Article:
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Adverbs

You already know that adjectives modify nouns. For example: the blue house, our little brother, a silly poem. Adverbs are also modifiers, but they modify verbs, adjectives, and other adverbs. You can easily identify adverbs because most end in -lyhappilyquicklyslowlybeautifully.

Most adjectives can be changed to an adverb by adding -ly to the end of the adjective. If the adjective ends in -y, change the -y to -i and then add -ly.

AdjectiveAdverb
badbadly
brightbrightly
coldcoldly
happyhappily
merrymerrily
speedyspeedily
suddensuddenly
wrongwrongly

There are a few adjectives and adverbs that have special forms and uses. One important one is good. If good means “kind,” it is only used as an adjective. Use kindly in place of it as an adverb. If good means “talented,” use well as its adverb. Careful! If well means “healthy,” it is not an adverb; it is an adjective.

good = kind:

  • He is a good man.
  • He spoke to us kindly.

good = talented:

  • Hayley is a good tennis player.
  • Hayley plays tennis well.

well = healthy:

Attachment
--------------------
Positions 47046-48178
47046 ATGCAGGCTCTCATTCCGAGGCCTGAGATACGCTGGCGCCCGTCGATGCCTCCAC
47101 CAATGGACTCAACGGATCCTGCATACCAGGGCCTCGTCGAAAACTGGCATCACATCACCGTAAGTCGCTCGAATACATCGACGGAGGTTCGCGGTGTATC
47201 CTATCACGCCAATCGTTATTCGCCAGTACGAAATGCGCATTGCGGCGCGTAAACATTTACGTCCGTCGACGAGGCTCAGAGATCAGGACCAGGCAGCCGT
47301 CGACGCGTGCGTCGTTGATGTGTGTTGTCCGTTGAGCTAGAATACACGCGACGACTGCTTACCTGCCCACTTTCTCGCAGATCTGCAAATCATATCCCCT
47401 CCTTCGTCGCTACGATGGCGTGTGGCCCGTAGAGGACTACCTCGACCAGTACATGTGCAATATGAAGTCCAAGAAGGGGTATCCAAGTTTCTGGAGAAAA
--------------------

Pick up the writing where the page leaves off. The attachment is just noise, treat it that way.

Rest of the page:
• I am glad that your father is well again.

There is only one form for the word fast. It is both an adjective and an adverb:

  • Lee is a fast talker. (adjective)
  • Lee talks fast. (adverb)

And note that the adverb home does not end in -ly:

  • We went home after work.

You can also identify adverbs by asking certain questions of the verb in a sentence. Ask howwhere, or when. The answer is an adverb.

How? Where? When?The Answer = Adverb
Jamal got quickly to his feet.
“How did Jamal get to his feet?”
quickly
She went home on the bus.
“Where did she go on the bus?”
home
They arrived punctually.
“When did they arrive?”
punctually

Some adverbs of time, which answer the question when, do not always end in -ly. Consider these words: todaytomorrowyesterdaytonightlateearlynever.

Certain adverbs, which often do not end in -ly, qualify the degree of the meaning of an adjective or adverb: quiteratherverysomewhattoo:

  • somewhat slowly = the slowness is not great but evident
  • rather slowly = the slowness is emphasized, but it is not extreme
  • quite slowly = the slowness is emphasized here
  • very slowly = the slowness is extreme
  • too slowly = the slowness is more than desired

Let’s look at how adverbs can modify verbs, adjectives, and other adverbs:

VerbsAdjectivesAdverbs
Justin walked slowly.It is an extremely strange idea.She ran very fast.
The boys drove home.I have a very bad cold.He sang too quietly.
Hannah laughed loudly.It was a rather stupid question.I sighed rather sadly.
Carmen writes carelessly.He was partially dressed.He smiled quite cheerfully.

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